Quote:Roman historian Tacitus (56 CE to 120 CE) in The Histories, Book IV, Section 81, and Suetonius (69 CE to 122 CE) in The Lives of the Twelve Caesars wrote of miracles Vespasian performed in the temple of Serapis in Alexandria Egypt. In one case he healed a blind man by anointing his eyes with his spit, and in another he healed a paralyzed man (withered hand or leg) by touching the hand or leg.

Well, almost anything is "possible in theory", but the bible is so unlikely I wouldn't bet a dime on $1,000,000 return that it was accurate on the essential parts. I mean, sure, people walk around, beget, and eat bread, but the superstitious/miracle parts require a rather loose mind to accept them.

"Yet atheists have no problem accepting the historical accounts of ancient Greek and Roman historians who also incorporate supernatural elements in their histories. Herodotus, for example, believed in omens"

You actually think atheists believe such nonsense? That is rather disturbing. What kinds of fools do you take us for. We don't believe the superstitions of the ancient Greeks and Romans any more than we believe your superstitious bible. Both are the unsupported beliefs of unknowledgable fools.

I note that you carefully said "entire" when referring to Herodotus. Like most pre-science ancients, he had his weird ideas. But a few things he wrote of were probably correct. If I understand correctly, what he wrote by direct observation on his travels around his known world are reasonably accurate. But his thoughts of things he did not directly experience (like most ancient beliefs) was almost pure fantasy. His thoughts on omens and past history falls into the category of "and here there be dragons" as used by old map-makers to hide the places they had no information about.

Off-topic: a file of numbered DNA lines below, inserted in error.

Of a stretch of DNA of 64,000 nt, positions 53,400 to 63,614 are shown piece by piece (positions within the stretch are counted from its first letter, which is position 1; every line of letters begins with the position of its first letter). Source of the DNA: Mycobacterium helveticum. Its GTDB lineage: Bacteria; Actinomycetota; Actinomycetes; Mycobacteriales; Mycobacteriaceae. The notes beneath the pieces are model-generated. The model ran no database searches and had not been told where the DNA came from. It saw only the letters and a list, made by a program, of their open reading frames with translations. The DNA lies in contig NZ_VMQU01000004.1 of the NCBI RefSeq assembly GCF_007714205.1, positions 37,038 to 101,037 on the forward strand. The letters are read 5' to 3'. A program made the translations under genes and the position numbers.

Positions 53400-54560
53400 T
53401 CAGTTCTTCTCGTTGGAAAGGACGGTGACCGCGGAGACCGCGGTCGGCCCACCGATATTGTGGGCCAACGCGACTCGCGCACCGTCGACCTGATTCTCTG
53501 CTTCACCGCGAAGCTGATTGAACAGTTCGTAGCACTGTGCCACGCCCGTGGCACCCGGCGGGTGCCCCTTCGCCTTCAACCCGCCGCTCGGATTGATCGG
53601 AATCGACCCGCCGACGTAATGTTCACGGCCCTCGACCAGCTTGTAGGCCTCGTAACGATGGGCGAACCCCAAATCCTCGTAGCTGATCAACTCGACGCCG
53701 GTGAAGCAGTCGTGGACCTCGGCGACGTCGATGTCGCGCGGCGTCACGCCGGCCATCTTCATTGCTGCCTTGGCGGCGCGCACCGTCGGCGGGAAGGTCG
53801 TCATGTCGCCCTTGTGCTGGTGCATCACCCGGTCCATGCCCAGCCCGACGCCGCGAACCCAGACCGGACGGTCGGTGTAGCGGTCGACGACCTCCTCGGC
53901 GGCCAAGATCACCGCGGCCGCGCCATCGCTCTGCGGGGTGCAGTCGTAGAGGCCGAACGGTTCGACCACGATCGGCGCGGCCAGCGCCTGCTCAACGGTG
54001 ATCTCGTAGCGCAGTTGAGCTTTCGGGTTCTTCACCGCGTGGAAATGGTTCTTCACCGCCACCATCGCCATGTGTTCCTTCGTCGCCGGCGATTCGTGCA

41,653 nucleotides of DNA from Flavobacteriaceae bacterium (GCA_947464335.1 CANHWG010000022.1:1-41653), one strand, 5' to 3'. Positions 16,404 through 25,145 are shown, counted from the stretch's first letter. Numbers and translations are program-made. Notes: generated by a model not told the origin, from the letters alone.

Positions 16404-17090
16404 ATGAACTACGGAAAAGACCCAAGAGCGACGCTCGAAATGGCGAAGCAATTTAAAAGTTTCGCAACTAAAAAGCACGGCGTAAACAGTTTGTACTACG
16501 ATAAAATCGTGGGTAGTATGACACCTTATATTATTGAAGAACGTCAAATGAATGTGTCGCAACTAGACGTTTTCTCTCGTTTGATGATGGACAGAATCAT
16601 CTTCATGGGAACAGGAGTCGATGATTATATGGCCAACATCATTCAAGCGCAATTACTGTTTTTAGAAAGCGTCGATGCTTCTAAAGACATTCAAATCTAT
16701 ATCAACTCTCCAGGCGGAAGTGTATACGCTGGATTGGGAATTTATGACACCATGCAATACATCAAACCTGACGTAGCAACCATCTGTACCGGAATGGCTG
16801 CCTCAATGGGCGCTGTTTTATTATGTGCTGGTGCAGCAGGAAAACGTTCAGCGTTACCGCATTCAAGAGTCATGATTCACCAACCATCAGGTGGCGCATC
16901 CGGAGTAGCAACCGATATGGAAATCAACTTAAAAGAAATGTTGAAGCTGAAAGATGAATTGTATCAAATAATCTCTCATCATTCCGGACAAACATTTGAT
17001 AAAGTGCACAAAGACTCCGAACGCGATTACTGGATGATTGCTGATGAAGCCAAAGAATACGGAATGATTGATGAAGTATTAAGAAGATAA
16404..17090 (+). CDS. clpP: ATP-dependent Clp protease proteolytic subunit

Your understanding of atheists is somewhere between "laughable" and "hideously ignorant". Dog
Never try to catch a dropped kitchen knife!
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#44

Luke's Minute & Extraordinary Historical Accuracy
(01-01-2024, 05:54 PM)pattylt Wrote: Historians don’t accept everything written in ancient histories…it’s their job to sort the myth from the facts…same as we do for the Bible.  Plus, we don’t worship Vespasian or Herodotus or Cesar or any other characters from history.  Perhaps the question should be, why do you believe the Bible but not Vespasian?   Why is it easy for you to disclaim Vespasian miracles but accept the Jesus ones?  Both have true facts about history beyond the myths.

But you (atheists generally) don't do it with the Bible. If you did, someone would interact with the actual argument I made in the OP. But no one has. The discussion went right to miracles, which had nothing to do with my OP. All you have to do is disagree or agree with the proposition: "Luke was a minutely accurate historian." Yay or nay.

Since this discussion (I began it, and so "set the agenda") is not about miracles and why someone should believe this, that, or the other purported miracle, I won't be diverted to that huge topic.  

I don't worship Luke, either, so this is a non sequitur. I was testing whether he was an accurate historian. No one has proven that he was not. All they've said is that, because he believes in miracles, everything he writes can be dismissed, which is BS, and I why I brought up the analogy of Herodotus and Tacitus. They're religious, too, but because it's pagan religion (not the big bad wicked boogeymen of Jesus and Christianity), somehow they are kosher and Luke isn't. Luke is the religious fanatic that can be dismissed, no matter how much his accuracy is independently verified.

This impresses no one. Any sharp 13-year-old on a debate team would see right through this for what it is: an evasion and rabbit trail used to avoid the initial topic and challenge.
[F]anatical atheists . . . can’t hear the music of the spheres. (Einstein, 8-7-41)